060817 Off the road: Capital budget for bikeways now $1 million
Welcome to Coastal Observer

Home
Photo galleries
Obituaries
Send a Letter
Classifieds
Local Events
Ad Specs
Subscribe

THIS WEEK'S TOP STORIES

Off the road: Capital budget for bikeways now $1 million


By Charles Swenson
Coastal Observer

Bikeways will get an extra $500,000 in the next phase of Georgetown County’s capital improvement plan, which is up for approval this month. But that’s the only money due to shift among a list of projects in spite of an effort to get County Council to commit funds to renovating a rural school as a community center.

Council last month approved a master plan for bike and pedestrian paths, the first step toward seeking grant funds. At the same time, Council Member Austin Beard tried to raise the funding for those paths by shifting $500,000 from the $1 million listed in the capital plan for camping and trails. The effort stalled when Council Member Everett Carolina questioned funding for ongoing park projects as he sought to restore money to renovate the former Sampit Elementary School. That was followed by complaints from some Georgetown residents that too much money is going to projects on Waccamaw Neck.

Council addressed the capital projects last week at a workshop. Administrator Sel Hemingway went through a list of 22 projects with a total cost of $28.9 million that are proposed for the final phase of the capital plan that started in 2007, asking council members to confirm they were still valid. A $37,500 project to build two outdoor multi-purpose courts on Waccamaw Neck drew concern from Carolina that they aren’t being built in other areas, too. “I’m speaking as a representative for an area that has very little,” he said.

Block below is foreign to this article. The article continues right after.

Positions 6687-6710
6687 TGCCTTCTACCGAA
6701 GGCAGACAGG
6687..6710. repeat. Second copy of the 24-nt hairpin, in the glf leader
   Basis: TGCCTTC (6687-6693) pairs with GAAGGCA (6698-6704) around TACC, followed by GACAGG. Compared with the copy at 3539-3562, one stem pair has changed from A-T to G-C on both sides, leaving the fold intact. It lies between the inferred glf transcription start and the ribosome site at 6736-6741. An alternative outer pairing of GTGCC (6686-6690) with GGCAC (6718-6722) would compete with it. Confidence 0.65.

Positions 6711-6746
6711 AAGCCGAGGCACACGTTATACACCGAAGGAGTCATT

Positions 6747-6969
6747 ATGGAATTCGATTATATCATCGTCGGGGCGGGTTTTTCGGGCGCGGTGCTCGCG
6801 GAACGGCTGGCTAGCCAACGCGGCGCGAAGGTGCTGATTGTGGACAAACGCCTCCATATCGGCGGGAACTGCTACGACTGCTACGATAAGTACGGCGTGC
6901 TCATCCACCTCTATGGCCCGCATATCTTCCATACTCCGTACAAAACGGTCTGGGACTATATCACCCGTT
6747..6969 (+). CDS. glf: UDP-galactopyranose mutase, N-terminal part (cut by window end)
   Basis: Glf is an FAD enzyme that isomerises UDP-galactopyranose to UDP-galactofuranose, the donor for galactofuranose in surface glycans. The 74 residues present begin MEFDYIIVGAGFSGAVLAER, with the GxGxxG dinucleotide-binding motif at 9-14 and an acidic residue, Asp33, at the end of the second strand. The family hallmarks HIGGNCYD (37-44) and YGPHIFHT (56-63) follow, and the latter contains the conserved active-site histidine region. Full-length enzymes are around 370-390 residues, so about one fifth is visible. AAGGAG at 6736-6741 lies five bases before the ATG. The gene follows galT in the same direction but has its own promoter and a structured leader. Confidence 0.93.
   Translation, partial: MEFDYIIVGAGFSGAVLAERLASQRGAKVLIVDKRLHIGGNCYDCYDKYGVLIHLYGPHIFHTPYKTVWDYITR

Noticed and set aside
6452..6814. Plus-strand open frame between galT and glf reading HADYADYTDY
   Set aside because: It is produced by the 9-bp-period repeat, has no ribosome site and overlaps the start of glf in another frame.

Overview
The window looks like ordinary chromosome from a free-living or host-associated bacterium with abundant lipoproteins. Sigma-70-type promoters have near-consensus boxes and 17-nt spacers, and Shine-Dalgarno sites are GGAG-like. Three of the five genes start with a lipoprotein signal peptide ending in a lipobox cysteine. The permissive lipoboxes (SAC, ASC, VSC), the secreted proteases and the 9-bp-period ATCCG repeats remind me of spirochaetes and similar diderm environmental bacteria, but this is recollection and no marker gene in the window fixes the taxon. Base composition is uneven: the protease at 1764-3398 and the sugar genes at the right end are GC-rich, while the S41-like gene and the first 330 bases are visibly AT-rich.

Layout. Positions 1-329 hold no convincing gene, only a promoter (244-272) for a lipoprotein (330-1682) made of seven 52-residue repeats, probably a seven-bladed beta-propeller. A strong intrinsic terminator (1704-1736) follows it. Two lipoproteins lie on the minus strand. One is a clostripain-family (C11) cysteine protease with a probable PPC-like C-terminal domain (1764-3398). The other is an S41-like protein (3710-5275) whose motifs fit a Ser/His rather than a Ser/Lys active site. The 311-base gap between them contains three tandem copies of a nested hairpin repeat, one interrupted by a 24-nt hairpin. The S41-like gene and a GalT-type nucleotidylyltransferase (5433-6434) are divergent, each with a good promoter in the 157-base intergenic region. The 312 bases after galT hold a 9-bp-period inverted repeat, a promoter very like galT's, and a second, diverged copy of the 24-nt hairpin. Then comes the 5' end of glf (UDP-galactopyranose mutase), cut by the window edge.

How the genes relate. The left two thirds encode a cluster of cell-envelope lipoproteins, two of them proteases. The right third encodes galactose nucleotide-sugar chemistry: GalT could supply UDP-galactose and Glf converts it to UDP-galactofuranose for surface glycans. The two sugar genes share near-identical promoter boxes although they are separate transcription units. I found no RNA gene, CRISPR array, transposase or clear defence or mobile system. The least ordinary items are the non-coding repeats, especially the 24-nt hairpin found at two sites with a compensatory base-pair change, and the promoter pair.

Hemingway said a similar facility is part of a $1.4 million track project at the former Beck School in Georgetown. Courts could also be added elsewhere, he said, and council agreed to keep the Waccamaw courts on the list.

When he got to camping and hiking trails, Hemingway told council, “A million dollars is more than we need.” He said $500,000 was enough. Moving the balance to create a $1 million bikeway fund would help leverage grants, and he said any projects funded with grants would have to come back to County Council for approval. The council agreed.

By the time the issue of the Sampit school renovation came up, the council had approved almost all the other projects except for a $2.2 million library for the Sampit and Santee communities in the southern part of the county. It would take an additional $1.8 million to renovate the old school, a building on 10 acres owned by the nonprofit St. James-Santee Health Center. The library will be built on 2 acres the county owns.

Carolina said the programs he envisions for the community center are more than the library can accommodate. Council Member John Thomas suggested that most of those programs are ones offered by the Waccamaw Library. “I really see the Waccamaw Library as a facility that operates as a community center as well,” he said.

If council agrees to a Sampit community center “council needs to be prepared for an outcry from other areas,” Council Chairman Johnny Morant said.

“I don’t see that,” Carolina said.

Morant said there is consensus on council for a Sampit library. “I don’t know there’s a consensus for the community center,” he said, but he asked if Carolina would like to delay the library while the county staff reviews both projects. The council gave the library the green light. The community center was put on hold.

Back to top


[E-Mail Article To a Friend]


Buy Photo Reprints

ˆ€© 2017 Coastal Observer
Home | Photos | Obits | Classifieds | Local Events | Ad Specs | Subscribe
2017